Now, UNC will depend on veterans such as Kareem Martin, Tim Jackson, Tim Scott, Jabari Price and Tre Boston to solidify the defensive side of the ball.

Linebackers Travis Hughes, Dan Mastromatteo, Tommy Heffernan, and Nathan Staub will have to pick up where the others left off and be able to stop the passing game, while attacking the line of scrimmage and attempting to lower the amount of rushing yards per game.

Martin will be one of the leaders coming into next season, as THI caught up with him in early April to get his opinion on what the defense might look like next season.

"We've got a lot of young guys, and they're competing really hard. I think the fact that there's so many young guys and that they're competing, it's making them grow up a lot faster. They're becoming better players each day. You can see in every practice they're growing up, and I think it's really going to help our defense by the end of spring."

That is certainly true, as many of the players in the rotation on the defensive end are either juniors or sophomores, some of which will provide necessary depth along with experience on that side of the ball.

Furthermore, UNC added even more depth with their incoming recruiting class, with names such as Greg Webb, Brian Walker, Desmond Lawrence, Nazair Jones, Dajaun Drennon, along with others, who will come in and look to compete with the others.

Under the new 4-2-5 defensive scheme, there was certainly going to be a learning curve, but now the leaders and returning players have been able to study and learn from their mistakes last year.

Fedora is looking for a nucleus on the defensive side and not just having one area of the field being the blame for what the team wasn't able to do.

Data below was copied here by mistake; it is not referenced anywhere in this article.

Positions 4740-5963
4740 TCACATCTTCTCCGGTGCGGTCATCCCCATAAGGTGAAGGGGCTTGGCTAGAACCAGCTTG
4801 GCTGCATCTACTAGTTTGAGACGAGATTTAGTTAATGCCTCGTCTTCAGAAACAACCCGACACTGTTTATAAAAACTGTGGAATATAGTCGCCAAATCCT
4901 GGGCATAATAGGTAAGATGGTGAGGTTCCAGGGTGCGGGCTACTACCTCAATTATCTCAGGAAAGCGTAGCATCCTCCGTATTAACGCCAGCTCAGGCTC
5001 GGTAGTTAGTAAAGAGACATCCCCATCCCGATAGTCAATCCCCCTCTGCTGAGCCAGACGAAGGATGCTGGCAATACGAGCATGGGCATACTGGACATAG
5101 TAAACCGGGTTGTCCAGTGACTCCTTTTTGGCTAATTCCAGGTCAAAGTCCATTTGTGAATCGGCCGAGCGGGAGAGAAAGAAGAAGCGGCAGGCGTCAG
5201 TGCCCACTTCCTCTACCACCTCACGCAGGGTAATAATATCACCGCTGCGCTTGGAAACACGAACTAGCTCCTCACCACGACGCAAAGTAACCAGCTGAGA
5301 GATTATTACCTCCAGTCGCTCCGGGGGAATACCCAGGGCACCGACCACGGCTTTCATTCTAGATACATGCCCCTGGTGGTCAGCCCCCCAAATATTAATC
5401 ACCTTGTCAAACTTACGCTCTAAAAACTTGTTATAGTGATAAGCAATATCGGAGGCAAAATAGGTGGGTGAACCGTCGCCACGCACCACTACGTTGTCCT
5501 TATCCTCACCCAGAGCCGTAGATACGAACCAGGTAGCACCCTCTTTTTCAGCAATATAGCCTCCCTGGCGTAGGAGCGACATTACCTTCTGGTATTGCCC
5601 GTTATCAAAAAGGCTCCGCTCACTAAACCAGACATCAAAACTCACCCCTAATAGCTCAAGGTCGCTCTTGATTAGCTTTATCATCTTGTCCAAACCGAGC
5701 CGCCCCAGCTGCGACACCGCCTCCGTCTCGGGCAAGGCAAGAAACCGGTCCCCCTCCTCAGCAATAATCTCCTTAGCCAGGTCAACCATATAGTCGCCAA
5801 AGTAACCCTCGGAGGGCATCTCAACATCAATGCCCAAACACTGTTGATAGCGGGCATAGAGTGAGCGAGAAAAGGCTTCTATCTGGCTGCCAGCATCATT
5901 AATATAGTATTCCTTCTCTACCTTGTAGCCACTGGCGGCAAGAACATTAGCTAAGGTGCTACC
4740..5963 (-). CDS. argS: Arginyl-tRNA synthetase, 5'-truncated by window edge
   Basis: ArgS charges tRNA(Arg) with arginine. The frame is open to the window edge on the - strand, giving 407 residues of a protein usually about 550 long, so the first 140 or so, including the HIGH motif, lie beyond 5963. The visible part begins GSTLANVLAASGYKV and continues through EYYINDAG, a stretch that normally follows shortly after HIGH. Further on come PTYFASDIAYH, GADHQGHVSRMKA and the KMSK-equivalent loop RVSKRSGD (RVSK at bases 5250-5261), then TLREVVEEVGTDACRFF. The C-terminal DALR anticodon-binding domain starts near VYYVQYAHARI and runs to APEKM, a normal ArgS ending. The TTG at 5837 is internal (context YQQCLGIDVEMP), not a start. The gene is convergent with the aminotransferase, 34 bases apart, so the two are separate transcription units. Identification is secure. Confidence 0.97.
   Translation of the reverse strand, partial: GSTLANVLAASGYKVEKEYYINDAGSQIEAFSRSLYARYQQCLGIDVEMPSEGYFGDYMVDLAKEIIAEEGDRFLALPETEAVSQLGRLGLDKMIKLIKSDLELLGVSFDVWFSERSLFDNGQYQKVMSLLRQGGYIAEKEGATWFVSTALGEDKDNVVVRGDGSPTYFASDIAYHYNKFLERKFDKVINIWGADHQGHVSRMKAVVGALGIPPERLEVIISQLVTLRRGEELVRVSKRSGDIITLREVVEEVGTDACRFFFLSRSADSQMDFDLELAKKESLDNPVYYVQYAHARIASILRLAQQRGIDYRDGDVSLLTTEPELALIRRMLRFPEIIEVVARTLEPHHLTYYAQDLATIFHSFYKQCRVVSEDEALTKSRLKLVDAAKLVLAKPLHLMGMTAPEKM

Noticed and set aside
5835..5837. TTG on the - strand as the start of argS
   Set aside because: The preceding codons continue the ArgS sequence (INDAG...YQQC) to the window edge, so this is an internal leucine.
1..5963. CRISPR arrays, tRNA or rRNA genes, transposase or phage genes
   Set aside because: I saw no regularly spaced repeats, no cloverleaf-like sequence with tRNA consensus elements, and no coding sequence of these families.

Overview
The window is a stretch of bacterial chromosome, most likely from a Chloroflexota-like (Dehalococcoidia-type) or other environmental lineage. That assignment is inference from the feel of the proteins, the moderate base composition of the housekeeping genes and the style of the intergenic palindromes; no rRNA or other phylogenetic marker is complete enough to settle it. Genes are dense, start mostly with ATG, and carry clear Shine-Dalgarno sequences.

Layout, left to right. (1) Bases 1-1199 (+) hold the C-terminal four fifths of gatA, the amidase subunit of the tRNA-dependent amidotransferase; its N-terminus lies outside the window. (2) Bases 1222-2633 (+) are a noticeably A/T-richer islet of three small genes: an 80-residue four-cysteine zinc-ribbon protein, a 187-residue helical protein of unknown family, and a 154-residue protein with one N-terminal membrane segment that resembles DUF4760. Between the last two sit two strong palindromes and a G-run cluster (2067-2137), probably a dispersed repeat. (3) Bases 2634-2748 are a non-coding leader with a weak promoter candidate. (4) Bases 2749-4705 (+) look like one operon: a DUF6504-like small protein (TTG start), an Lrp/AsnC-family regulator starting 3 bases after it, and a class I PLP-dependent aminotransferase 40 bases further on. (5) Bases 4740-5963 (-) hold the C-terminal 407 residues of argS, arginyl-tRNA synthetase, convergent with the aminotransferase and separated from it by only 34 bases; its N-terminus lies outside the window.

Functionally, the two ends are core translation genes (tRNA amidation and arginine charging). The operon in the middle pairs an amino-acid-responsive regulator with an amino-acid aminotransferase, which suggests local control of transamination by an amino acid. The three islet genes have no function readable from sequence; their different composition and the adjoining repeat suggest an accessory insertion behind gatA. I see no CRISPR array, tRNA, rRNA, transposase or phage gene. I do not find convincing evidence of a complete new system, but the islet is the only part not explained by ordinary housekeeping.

UNC is going up against several experienced and talented offensive teams this fall, as one can see below, which means the Tar Heels can't afford to miss out on a single opportunity to improve defensively in the coming months, whether it's watching extra film, spending extra time before and after practice working on various things, and training this summer in preparation for the autumn grind.

2013 Opponents Offensive Ranks from Last Season

South Carolina - 376.5 ypg (84th)
Middle Tennessee - 392.8 ypg (66th)
Georgia Tech - 441.1 ypg (35th)
East Carolina - 408.5 ypg (56th)
Virginia Tech - 376.8 ypg (83rd)
Miami (FL) - 440.2 ypg (37th)
Boston College - 349.0 ypg (101)
NC State - 421.2 ypg (48th)
Virginia - 396.5 ypg (62nd)
Pittsburgh - 390.1 ypg (71st)
Old Dominion - 548.2 ypg
Duke - 409.2 ypg (55th)

The Tar Heels will have the potential to be a solid secondary with many of the players returning from last year and gaining experience from last season, while there will be a turnaround at the linebacker positions and a small movement around the defensive line that will have to be addressed during August camp practices.

However, coming out of the spring game and practices, the players seem confident and have taken their punishment in learning the new system.

Now they will look to define themselves as much as the offense did last year in making the 2013 season a statement year for North Carolina and returning as possibly Coastal Division champs.